People who often walk in the garden of the Zappeion Hall in downtown Athens know that they are always in good company, with the statues of great Greek benefactors, poets and philosophers, as well as more tender figures such as Dimitrios Filippotis’ “Young Fisherman” and Georgios Vroutos’ “Eros.” These and more make up a family of sculptures by well-known artists that were placed at iconic spots in the grand building’s grounds.
Until now, though, these statues became shrouded in darkness after nightfall. Not only was their beauty invisible, but the gloom of the park was also a security concern.
About a year ago, Christina Vagena, the ever-active chairwoman of the Olympia and Bequests Committee which manages the historic site, decided to do something about it, not just to showcase the sculptures but also to improve the site’s overall nocturnal image. Vagena has already done much to make the site more visitor-friendly – including the recent refurbishing of a playground.
To make it happen, Vagena reached out to Eleftheria Deko, who recently designed the new lighting system for the Acropolis. The internationally acclaimed lighting designer in turn offered her services pro bono, designing a new lighting system for 17 of the Zappeion statues and overseeing its installation. Two sculptures are in parts of the park run exclusively by the Athens municipal authority and are already illuminated, while another four are inside the main building.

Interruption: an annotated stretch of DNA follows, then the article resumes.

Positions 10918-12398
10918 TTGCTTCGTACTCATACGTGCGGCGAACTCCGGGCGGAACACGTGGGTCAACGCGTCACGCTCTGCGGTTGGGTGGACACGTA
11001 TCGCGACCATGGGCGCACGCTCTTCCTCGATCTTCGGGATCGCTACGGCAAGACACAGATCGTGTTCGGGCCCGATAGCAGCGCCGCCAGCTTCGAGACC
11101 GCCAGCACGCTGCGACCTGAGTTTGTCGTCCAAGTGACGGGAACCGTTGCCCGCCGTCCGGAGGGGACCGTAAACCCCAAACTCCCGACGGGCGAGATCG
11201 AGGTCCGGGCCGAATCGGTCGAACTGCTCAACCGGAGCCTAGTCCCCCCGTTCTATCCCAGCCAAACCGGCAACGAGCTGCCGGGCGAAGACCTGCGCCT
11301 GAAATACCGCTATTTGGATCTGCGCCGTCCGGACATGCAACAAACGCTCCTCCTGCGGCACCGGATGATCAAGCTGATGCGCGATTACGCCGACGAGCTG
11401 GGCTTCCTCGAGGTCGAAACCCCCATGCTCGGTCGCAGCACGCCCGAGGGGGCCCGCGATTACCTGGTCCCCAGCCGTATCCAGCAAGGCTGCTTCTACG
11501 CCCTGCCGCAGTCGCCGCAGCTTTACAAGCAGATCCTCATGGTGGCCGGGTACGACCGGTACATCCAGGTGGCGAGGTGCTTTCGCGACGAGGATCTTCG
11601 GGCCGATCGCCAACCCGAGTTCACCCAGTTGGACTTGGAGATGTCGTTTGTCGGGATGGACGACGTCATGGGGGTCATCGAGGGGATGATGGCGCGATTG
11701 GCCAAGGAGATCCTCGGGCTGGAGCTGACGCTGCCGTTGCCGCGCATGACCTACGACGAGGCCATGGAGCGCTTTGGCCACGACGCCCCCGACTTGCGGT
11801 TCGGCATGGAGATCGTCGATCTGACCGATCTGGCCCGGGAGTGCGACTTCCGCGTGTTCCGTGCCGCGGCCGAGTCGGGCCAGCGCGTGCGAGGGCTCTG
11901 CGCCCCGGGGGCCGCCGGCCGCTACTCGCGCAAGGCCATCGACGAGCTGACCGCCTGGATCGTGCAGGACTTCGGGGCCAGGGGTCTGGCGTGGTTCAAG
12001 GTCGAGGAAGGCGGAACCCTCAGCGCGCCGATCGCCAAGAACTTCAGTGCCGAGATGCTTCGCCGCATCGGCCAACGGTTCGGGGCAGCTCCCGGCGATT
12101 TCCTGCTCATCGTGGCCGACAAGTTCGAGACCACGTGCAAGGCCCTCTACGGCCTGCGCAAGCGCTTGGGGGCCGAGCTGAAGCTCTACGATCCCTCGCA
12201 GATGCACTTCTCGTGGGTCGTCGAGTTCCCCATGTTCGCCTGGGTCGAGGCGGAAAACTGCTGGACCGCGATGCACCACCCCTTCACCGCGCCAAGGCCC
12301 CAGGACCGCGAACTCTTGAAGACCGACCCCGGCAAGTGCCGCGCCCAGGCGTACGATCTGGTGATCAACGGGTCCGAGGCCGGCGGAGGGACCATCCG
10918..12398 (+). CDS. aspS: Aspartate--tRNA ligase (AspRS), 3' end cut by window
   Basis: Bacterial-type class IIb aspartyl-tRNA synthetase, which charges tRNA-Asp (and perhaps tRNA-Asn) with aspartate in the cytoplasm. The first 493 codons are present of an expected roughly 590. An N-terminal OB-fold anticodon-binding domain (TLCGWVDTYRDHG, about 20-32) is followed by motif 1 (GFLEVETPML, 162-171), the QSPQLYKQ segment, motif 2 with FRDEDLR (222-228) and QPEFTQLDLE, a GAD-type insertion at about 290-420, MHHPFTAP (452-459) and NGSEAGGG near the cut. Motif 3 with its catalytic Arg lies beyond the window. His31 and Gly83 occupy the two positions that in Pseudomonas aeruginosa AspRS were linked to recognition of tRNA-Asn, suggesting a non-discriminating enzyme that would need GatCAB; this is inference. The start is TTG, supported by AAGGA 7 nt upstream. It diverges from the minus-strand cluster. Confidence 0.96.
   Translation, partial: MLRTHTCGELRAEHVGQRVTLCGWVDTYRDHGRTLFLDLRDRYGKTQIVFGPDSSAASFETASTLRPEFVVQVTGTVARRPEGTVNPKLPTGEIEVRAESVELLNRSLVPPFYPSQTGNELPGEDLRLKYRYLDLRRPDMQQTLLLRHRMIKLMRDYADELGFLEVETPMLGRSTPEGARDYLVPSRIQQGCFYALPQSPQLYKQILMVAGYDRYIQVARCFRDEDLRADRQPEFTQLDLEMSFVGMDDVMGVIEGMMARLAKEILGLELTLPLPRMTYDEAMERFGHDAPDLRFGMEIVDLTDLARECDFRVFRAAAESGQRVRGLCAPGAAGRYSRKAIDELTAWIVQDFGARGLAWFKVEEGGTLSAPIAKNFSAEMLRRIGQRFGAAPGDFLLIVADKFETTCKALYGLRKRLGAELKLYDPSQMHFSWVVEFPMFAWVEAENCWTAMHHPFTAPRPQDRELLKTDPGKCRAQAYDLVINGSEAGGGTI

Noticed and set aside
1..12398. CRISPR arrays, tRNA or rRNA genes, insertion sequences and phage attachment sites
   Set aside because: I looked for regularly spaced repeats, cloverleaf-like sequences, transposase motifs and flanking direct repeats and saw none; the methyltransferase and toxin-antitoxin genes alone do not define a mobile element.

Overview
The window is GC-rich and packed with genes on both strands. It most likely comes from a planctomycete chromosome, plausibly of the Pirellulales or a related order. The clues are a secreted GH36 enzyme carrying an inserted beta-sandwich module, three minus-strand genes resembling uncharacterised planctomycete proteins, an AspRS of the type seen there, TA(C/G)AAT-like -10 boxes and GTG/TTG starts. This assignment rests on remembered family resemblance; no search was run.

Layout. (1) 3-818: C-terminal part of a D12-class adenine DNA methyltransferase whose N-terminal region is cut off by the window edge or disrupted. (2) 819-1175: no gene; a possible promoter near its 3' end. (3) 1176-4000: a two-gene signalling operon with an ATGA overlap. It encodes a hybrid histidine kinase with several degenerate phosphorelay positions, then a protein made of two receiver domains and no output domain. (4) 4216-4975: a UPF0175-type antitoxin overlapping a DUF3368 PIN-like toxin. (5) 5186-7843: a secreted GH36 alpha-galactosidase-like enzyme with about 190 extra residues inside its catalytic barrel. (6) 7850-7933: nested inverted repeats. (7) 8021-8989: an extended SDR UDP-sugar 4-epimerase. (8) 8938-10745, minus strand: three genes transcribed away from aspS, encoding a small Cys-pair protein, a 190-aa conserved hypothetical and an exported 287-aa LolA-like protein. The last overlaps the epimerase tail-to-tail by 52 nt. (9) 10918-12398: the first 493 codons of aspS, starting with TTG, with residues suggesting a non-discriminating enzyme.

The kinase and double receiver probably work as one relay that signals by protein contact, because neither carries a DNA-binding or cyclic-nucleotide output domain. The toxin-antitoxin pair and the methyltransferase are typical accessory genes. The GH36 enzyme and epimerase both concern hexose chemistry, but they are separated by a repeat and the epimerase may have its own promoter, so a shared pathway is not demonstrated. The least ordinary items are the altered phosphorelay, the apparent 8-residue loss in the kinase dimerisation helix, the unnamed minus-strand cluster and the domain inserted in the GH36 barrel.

The initiative began in December 2019 and included some gardening work as well, to cut back trees and bushes that were obscuring the view of some of the sculptures. The pandemic caused some delays in the delivery of the lights, which came from abroad, and in the work of the crews, but the project managed to stay on track thanks to good cooperation between the designer and the management committee.
“As a visitor and observer of Zappeion, but above all as a citizen of Athens, I saw it as imperative that the vibrancy of the building and its equally beautiful and historical garden be as evident at night as it is during the day,” says Deko, who approached each statue with attention and care.
“It was an enormous honor for such a charismatic professional to offer her assistance free of charge and to breathe new life into the sculptures. When the pandemic blows over, all Athenians will have the pleasure of rediscovering them and enjoying them,” adds Vagena.
This article was first published on ekathimerini.com